Samoa Village Health Survey Reaches Vaie’e

A total of a hundred and nine men and women of Vaiee Safata, participated in the Samoa Village Health Survey administered over the last two days.
The survey is part of The EVE Project (Evidence for Violence prevention in the Extreme); which is a research study led by the University College London (UCL) and implemented in Samoa by the Samoa Victim Support Group (SVSG),
the National University of Samoa (NUS), and the Samoa Bureau of Statistics (SBS).
The survey looks at understanding the effectiveness of an intervention designed to address violence against women
and girls.
According to the enumerators tasked with the survey administration, the village of Vaiee was eager participants. They gathered at the allocated venue on time, all dressed up and ready to take part in the survey component of the research study that looks at developing indigenous approaches to preventing violence against women.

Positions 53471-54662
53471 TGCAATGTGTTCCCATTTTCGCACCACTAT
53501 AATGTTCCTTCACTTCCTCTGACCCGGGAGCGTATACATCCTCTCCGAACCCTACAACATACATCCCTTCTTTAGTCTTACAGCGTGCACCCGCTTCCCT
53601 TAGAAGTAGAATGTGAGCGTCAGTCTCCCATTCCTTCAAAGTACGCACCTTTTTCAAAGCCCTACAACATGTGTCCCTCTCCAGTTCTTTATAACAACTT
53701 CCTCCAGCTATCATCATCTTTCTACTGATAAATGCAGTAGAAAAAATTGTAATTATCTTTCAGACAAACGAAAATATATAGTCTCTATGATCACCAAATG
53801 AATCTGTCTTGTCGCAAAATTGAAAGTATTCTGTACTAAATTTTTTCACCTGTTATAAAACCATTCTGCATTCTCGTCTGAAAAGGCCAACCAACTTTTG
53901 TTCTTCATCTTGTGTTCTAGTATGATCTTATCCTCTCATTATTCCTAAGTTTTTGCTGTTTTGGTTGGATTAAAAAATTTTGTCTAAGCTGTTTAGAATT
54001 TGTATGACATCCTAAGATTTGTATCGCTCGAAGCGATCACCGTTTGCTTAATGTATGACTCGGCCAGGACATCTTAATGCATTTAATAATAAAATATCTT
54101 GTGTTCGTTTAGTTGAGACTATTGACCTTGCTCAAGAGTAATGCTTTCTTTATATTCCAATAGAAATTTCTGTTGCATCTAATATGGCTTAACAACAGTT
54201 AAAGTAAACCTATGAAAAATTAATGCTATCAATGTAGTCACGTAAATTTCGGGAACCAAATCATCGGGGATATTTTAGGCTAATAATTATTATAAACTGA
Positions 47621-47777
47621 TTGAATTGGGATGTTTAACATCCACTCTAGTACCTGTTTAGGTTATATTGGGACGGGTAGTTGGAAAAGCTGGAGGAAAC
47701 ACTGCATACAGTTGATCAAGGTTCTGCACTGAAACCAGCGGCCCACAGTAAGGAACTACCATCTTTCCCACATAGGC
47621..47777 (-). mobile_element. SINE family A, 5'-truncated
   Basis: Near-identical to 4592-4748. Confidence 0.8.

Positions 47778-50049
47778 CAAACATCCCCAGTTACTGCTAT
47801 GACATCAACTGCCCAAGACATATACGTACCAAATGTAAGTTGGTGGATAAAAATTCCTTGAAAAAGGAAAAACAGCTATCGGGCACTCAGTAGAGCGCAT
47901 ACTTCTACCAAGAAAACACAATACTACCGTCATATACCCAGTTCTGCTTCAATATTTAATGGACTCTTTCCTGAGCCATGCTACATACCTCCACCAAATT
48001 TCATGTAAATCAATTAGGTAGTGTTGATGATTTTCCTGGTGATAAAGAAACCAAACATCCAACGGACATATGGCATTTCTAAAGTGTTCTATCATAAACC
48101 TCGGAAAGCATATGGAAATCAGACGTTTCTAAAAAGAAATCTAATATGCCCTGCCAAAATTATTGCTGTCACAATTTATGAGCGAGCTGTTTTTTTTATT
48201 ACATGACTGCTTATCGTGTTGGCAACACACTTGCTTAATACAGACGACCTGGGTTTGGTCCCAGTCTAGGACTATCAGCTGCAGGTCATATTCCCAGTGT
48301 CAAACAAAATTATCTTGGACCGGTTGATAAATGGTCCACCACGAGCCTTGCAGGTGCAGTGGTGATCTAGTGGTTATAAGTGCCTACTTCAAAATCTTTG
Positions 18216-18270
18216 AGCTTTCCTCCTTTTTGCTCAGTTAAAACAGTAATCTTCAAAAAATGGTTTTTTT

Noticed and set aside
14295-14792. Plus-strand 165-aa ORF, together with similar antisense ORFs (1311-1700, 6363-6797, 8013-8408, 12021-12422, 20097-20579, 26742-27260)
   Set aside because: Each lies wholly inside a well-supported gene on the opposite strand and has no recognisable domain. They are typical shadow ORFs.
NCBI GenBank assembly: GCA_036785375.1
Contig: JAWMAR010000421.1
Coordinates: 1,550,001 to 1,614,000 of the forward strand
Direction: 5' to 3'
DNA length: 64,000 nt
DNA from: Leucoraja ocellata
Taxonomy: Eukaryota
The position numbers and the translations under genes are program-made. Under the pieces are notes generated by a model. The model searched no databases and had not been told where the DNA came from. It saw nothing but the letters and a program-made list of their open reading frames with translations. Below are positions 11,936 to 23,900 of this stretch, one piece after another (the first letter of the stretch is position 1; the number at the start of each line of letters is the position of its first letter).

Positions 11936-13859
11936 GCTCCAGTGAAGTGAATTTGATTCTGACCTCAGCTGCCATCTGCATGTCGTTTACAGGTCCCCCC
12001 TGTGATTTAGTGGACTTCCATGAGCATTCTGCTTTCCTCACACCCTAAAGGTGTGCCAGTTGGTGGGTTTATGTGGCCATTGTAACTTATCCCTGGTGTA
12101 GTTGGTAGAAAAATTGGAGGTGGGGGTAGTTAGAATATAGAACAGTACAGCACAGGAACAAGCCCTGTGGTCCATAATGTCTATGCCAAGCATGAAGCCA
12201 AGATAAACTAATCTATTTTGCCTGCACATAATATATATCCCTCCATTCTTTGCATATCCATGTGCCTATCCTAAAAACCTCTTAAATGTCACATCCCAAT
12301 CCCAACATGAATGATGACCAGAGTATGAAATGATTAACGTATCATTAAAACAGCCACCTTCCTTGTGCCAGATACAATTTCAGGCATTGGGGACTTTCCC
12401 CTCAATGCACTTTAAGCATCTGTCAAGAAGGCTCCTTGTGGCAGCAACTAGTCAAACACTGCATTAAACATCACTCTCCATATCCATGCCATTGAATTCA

The lead researcher of the study, Dr Jenevieve Mannell, expressed her gratitude to the village leaders for their support, as well as the Vaiee EVE Team members who are SVSG village representatives, for such a well-coordinated survey.
The EVE Project is a research study conducted in partnership with local villages to develop an indigenous approach to preventing violence against women, funded by UK Research and Innovation (UKRI) and based at University College London (UCL) in the UK. The EVE Project, referred to locally as E Le Sauā le Alofa (Love Shouldn’t Hurt) is a four-year research study that started in March 2020.
According to the SVSG President Siliniu Lina Chang, “SVSG have selected 20 village representatives from 10 villages to develop an approach for researching violence against women that works within the Fa’a Samoa (‘the Samoan way’). Since the research started, the SVSG village representatives have been trained as local researchers to assist with the study, and we are so proud of their commitment to date.”